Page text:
Helpful Hints

DEAR HELOISE: When I'm home in Michigan during the winter months, my skin will dry out quickly, and it feels uncomfortable, especially on my hands, feet and face. Besides using a humidifier, I have a lot of plants in my home and mist them often, since plants can hydrate the air. I try not to overheat my home, and instead, I'll wear socks inside and put on a sweater.

This also helps keep the utility bill low. And, naturally, I moisturize after I shower and pat my skin dry. This helps my skin stay more supple.

-- G.Y., in Michigan

DEAR HELOISE: My wife poached eggs for breakfast the other day. After scraping as much of the egg skin that was willing to leave the stainless-steel pan, I filled it with soapy water to soak overnight. The next morning, I scraped it out with the steel flipper and plastic scouring pad until it looked clean. I rinsed it and set it upside down in the dry rack. Once it was dry, I still saw and felt patches of scorched-on egg in the pan. Further scouring had little effect on this.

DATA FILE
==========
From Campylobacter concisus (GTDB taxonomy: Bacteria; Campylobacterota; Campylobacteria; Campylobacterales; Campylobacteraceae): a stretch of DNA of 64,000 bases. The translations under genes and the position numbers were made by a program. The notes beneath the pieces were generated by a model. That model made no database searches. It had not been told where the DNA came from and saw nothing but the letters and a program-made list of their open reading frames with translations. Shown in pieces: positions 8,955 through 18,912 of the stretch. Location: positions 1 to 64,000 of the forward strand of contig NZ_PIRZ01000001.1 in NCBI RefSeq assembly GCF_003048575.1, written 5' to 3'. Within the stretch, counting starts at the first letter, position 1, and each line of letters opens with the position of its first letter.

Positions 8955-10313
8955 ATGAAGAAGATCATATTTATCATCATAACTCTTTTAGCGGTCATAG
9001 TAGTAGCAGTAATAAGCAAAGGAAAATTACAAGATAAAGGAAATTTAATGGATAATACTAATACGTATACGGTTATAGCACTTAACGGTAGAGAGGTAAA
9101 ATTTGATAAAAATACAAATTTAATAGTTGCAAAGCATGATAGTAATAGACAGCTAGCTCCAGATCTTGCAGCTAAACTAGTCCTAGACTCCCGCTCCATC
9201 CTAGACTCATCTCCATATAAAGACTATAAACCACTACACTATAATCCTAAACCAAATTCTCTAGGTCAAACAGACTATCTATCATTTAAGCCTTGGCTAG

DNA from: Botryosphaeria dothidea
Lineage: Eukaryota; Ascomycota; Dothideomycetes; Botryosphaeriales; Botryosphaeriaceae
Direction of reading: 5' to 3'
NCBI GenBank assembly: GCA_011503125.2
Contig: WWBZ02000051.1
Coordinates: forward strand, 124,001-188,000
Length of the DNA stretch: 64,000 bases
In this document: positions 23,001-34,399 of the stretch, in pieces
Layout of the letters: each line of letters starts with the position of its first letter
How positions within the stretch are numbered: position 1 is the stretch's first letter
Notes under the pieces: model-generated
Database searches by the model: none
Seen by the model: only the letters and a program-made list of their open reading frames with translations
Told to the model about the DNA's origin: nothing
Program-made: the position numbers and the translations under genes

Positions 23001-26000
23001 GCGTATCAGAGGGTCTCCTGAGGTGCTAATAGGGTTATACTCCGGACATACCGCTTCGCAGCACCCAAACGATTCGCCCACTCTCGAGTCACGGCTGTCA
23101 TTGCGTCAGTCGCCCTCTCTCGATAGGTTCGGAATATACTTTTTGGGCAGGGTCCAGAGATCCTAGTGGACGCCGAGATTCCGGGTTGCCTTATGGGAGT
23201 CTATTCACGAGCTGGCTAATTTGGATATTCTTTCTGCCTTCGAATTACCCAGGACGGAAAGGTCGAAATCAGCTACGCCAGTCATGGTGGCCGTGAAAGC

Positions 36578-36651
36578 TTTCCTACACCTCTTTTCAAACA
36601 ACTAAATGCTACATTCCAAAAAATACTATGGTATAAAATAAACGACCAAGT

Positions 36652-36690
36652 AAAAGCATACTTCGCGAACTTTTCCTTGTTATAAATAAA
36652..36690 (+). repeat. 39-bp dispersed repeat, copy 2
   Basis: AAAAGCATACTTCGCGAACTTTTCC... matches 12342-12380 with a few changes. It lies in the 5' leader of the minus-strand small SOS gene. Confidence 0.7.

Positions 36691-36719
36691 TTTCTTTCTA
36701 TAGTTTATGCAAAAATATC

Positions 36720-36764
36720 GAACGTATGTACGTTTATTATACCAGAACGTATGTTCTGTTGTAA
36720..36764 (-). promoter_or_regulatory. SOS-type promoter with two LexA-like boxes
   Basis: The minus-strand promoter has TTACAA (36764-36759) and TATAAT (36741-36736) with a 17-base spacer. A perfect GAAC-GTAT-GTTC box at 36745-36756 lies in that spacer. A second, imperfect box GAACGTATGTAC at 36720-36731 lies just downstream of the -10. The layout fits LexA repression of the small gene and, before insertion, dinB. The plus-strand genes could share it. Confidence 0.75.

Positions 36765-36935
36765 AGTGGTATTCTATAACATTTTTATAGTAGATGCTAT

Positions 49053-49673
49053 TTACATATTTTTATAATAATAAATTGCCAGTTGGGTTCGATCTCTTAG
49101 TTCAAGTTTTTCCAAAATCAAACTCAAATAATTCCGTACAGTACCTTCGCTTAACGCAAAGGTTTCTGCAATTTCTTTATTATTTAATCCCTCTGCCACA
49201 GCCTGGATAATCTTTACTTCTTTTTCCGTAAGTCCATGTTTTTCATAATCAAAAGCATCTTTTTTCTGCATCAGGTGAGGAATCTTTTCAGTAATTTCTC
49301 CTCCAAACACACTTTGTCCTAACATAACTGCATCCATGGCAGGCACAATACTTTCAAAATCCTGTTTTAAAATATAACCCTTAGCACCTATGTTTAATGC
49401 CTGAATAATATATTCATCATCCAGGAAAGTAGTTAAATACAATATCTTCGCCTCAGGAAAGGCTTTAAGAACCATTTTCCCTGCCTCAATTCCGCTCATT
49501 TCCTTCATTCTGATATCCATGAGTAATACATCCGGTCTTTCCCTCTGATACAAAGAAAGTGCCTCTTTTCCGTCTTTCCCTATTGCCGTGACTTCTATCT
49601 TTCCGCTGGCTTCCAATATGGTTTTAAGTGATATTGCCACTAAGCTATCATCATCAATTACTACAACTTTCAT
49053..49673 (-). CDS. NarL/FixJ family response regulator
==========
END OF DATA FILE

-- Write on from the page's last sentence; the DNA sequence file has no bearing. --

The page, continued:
So, I scraped off the patches that were on the flat bottom by using a razor blade knife. But that still left patches on the curve and sides. I tried fine sandpaper, but that just seemed to make scratches.

I finally saw a non-pull tab on a soup-can lid waiting for its next trip to the recycling bin in the carport. It turned out to be the perfect tool to get at the curve and sides of the pan. I just held the lid with its curved side toward the pan and scraped up, down and sideways around the curve, adjusting the angle when needed. It was such a handy, effective and cheap tool.

For my aluminum, electric frying pan, I put soapy water in it and turn it back on to boil for a bit. After that, everything seems willing to part company with a little persuasion. Love your column!

-- Harvey Versteeg,

Augusta, Maine

and Belleview, Fla.

DEAR HELOISE: I discovered an easy way to get a home-baked pizza out of the oven. Use a flat-sided cookie sheet to slide under it, then lift it out just like the pizza parlors do with their shovels.

-- Jan Thompson,

Vancouver, Wash.

DEAR HELOISE: There are products that eat the grease found in pipes. If they're used regularly, there shouldn't be a problem with grease going down the drain. These products contain enzymes that thrive on grease and oils. They are made for restaurants, so they should work well in homes.

-- Falcon Frank,

Ventura, Calif.

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